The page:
The IPO of 11-year-old VC-backed carsharing service Zipcar Inc. (Nasdaq: ZIP) took off like a rocket today, rising more than 60% from its $18 a share offering price.
At one point today, Zipcar stock was speeding along at $31.50 a share. Reuters has more here.
And that’s tremendous news for rival carsharing services, says Shelby Clark, CEO of San Francisco-based startup RelayRides, which has raised more than $5 million from Google Ventures and August Capital in Series A financing.
“Wow! This is incredible. Carsharing has been a niche service for the last several years, but Zipcar is paving the way for more growth in the industry,” Clark told me this morning. “The IPO shows that carsharing is here to stay.”
It also could mean more startups could enter the fray. In addition to RelayRides, a few other startups have raised funding from several VC firms to gas up operations within the last year, which could make 2011 the year that the neighbor-to-neighbor car sharing sector pulls out of the garage.
For example, there’s San Francisco-based Spride, which was co-founded by Sunil Paul and Nitesh Mehta; San Francisco Bay Area-based Getaround, which is in Beta testing; and London-based WhipCar and DriveMyCar in Australia are also matching car owners and their idle vehicles with people who need to borrow a set of wheels.
A Frost & Sullivan study supports the notion that startups could be entering the market, predicting that car sharing will become a $6 billion industry worldwide by 2016, half of it generated by U.S.-based companies. For more about carsharing and the interest of VCs, VCJ subscribers can read “Baby, You Can Drive My Car” from the February 2011 issue, as well as this story about how parking is also a growth area for investors.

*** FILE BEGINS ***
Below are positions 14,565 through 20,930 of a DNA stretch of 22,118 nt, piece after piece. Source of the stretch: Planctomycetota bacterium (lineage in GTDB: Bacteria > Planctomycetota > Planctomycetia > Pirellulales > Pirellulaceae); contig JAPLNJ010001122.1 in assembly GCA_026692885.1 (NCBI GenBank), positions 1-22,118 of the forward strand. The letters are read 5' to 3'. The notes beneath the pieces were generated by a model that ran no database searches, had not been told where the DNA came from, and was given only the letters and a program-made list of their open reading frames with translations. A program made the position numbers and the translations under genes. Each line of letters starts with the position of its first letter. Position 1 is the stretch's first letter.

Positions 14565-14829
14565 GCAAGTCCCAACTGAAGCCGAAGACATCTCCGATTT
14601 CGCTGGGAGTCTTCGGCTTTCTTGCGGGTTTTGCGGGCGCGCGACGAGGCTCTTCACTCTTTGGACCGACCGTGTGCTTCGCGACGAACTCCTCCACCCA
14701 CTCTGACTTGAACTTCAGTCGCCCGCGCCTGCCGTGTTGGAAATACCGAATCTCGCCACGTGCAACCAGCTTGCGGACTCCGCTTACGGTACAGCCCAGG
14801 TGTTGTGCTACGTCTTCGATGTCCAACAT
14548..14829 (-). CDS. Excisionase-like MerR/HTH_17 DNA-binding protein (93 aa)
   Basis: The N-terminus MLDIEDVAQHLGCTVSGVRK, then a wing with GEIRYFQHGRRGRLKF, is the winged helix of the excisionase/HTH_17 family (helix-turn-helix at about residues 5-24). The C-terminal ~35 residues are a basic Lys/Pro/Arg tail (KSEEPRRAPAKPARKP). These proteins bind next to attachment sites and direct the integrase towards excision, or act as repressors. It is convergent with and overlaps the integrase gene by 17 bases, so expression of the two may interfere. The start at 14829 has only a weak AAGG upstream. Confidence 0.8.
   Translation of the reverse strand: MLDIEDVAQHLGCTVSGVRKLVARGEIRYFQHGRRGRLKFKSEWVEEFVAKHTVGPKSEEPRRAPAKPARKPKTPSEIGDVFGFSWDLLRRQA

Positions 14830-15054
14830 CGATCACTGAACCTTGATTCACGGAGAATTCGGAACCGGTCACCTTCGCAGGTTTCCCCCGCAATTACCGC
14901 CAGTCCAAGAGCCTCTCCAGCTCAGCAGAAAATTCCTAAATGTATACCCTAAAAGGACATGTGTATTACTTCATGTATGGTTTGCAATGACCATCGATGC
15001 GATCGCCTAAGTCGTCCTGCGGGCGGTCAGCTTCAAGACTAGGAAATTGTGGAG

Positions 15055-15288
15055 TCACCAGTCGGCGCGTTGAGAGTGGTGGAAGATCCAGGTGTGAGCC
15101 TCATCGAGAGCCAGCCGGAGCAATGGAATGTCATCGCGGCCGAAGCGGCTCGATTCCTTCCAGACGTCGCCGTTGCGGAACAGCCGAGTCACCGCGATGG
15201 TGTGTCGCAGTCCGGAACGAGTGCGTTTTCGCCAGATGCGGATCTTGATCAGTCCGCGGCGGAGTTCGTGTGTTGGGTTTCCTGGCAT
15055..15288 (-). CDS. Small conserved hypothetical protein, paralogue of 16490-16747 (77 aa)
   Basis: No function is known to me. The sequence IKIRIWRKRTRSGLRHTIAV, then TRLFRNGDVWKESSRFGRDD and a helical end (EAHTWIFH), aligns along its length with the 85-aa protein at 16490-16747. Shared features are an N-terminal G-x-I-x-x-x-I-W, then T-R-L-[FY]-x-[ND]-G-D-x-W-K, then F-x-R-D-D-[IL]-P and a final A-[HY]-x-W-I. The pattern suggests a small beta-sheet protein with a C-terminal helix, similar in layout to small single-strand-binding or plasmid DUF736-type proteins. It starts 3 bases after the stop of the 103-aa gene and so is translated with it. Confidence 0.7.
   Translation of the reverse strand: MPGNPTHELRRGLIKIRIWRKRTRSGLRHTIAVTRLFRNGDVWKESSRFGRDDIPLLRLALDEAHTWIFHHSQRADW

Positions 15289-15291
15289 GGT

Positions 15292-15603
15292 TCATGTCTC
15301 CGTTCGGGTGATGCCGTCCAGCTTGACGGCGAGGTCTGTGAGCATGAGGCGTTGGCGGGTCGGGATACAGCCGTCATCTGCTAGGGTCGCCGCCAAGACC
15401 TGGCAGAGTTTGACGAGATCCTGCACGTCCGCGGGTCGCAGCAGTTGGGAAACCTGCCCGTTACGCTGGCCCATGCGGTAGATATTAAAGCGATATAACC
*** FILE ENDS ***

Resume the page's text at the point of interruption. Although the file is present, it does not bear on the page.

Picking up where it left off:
My colleague Luisa Beltran last month wrote about the impending IPO of Zipcar, which has raised about $60 million from Benchmark Capital, Globespan Capital Partners, Greylock Partners, Meritech Capital Partners and Pinnacle Ventures. Revolution Living, the fund of AOL’s Steve Case, owns about 6.9 million shares, or 21.45 percent.
But in reading about Zipcar and how it says it wants to raise about $175 million to expand its fleet and bring in more users, I can’t help but think of Webvan, the online grocer that went bankrupt a decade ago after it raised a ton of cash from Benchmark Capital, Sequoia Capital and others and had visions of national expansion.
But Clark at RelayRides says carsharing is no Webvan.
“Zipcar’s IPO demonstrates that carsharing is a great business model,” Clark says. “Plus, we learned from Webvan that it’s best to refine the model before you grow, which is what we’re doing at RelayRides.”